• plague, epidemic, natural disaster or extreme natural event;
  • explosion, fire, destruction of equipment, prolonged break-down of transport, telecommunication, information system or energy;
  • general labour disturbance such as boycott, strike and lock-out, go-slow, occupation of factories and premises.

4. Notification

The Affected Party shall give notice of the event without delay to the other party.

5. Consequences of Force Majeure

A party successfully invoking this Clause is relieved from its duty to perform its obligations under the Contract and from any liability in damages or from any other contractual remedy for breach of contract, from the time at which the impediment causes inability to perform, provided that the notice thereof is given without delay. If notice thereof is not given without delay, the relief is effective from the time at which notice thereof reaches the other party. The other party may suspend the performance of its obligations, if applicable, from the date of the notice.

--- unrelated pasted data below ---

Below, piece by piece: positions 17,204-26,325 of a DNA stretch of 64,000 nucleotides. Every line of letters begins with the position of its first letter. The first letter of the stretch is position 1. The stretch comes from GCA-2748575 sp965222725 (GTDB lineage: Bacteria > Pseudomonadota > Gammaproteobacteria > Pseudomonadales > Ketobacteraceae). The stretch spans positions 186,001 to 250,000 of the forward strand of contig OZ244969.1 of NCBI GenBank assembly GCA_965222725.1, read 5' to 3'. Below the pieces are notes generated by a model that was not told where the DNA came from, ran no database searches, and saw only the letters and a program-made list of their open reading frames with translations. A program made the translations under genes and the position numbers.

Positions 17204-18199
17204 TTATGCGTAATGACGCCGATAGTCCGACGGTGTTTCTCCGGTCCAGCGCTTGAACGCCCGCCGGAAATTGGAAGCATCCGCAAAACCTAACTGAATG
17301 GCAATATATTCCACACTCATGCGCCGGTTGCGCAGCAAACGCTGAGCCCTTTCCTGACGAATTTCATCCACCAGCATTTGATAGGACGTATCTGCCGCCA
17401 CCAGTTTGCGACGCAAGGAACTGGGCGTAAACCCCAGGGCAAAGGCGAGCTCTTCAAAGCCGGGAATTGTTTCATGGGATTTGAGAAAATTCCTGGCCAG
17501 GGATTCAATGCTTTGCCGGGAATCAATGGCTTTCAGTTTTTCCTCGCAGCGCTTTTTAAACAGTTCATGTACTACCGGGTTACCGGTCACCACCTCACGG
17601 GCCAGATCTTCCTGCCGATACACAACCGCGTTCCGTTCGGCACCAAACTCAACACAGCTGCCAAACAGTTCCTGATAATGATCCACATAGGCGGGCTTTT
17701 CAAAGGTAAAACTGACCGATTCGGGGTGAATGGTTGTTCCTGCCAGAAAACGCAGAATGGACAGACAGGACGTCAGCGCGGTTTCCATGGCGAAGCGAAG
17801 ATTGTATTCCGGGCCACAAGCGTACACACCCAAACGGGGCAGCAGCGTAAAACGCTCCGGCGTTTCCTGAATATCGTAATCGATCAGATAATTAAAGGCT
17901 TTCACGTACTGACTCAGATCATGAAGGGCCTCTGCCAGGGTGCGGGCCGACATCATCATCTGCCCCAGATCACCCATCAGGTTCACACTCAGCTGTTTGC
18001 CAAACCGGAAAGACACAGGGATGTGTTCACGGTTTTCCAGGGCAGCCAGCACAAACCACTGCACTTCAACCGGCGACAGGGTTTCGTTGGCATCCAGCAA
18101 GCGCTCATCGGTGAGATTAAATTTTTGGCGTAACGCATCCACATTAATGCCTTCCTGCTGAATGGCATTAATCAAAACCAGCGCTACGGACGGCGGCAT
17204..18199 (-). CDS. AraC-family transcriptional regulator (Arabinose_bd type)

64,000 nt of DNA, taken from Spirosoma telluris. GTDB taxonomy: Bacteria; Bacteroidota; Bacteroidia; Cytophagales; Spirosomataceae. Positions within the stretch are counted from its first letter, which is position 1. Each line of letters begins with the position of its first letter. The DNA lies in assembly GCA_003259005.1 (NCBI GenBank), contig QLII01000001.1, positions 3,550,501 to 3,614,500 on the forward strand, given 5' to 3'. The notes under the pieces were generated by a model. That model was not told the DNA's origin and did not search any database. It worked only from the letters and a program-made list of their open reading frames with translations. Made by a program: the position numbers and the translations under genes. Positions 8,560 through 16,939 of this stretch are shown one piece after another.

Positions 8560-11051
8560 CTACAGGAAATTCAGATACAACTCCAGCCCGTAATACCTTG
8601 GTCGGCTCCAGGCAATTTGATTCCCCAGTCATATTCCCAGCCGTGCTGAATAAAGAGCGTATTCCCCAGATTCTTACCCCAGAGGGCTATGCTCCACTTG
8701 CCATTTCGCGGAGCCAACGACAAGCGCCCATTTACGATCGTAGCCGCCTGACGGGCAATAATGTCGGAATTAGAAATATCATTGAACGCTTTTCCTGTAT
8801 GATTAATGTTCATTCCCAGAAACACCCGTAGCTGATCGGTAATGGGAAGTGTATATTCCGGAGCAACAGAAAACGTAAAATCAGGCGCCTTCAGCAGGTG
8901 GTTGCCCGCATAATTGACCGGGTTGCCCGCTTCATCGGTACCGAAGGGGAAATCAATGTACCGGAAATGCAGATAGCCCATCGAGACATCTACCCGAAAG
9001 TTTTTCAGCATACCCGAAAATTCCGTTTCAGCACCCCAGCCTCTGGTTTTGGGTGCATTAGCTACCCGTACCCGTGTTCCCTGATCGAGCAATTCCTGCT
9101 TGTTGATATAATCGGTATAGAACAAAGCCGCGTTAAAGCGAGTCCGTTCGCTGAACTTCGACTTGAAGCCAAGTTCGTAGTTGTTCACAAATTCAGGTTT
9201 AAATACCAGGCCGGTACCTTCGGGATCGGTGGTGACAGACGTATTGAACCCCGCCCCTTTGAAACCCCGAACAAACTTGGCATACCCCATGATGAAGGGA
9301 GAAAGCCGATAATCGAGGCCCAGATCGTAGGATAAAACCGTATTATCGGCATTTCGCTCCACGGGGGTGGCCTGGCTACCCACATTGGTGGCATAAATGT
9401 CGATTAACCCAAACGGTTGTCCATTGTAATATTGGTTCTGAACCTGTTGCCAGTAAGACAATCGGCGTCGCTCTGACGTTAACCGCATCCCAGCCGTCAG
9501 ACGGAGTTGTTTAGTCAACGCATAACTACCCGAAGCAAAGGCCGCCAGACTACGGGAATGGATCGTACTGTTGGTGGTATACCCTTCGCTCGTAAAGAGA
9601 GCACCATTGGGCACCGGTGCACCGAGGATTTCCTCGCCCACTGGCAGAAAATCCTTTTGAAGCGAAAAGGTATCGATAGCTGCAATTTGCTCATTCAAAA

6. Temporary impediment

Where the effect of the impediment or event invoked is temporary, the consequences set out under paragraph 5 above shall apply only as long as the impediment invoked prevents performance by the Affected Party of its contractual obligations. The Affected Party must notify the other party as soon as the impediment ceases to impede performance of its contractual obligations.

7. Duty to mitigate

The Affected Party is under an obligation to take all reasonable measures to limit the effect of the event invoked upon performance of the contract.

8. Contract termination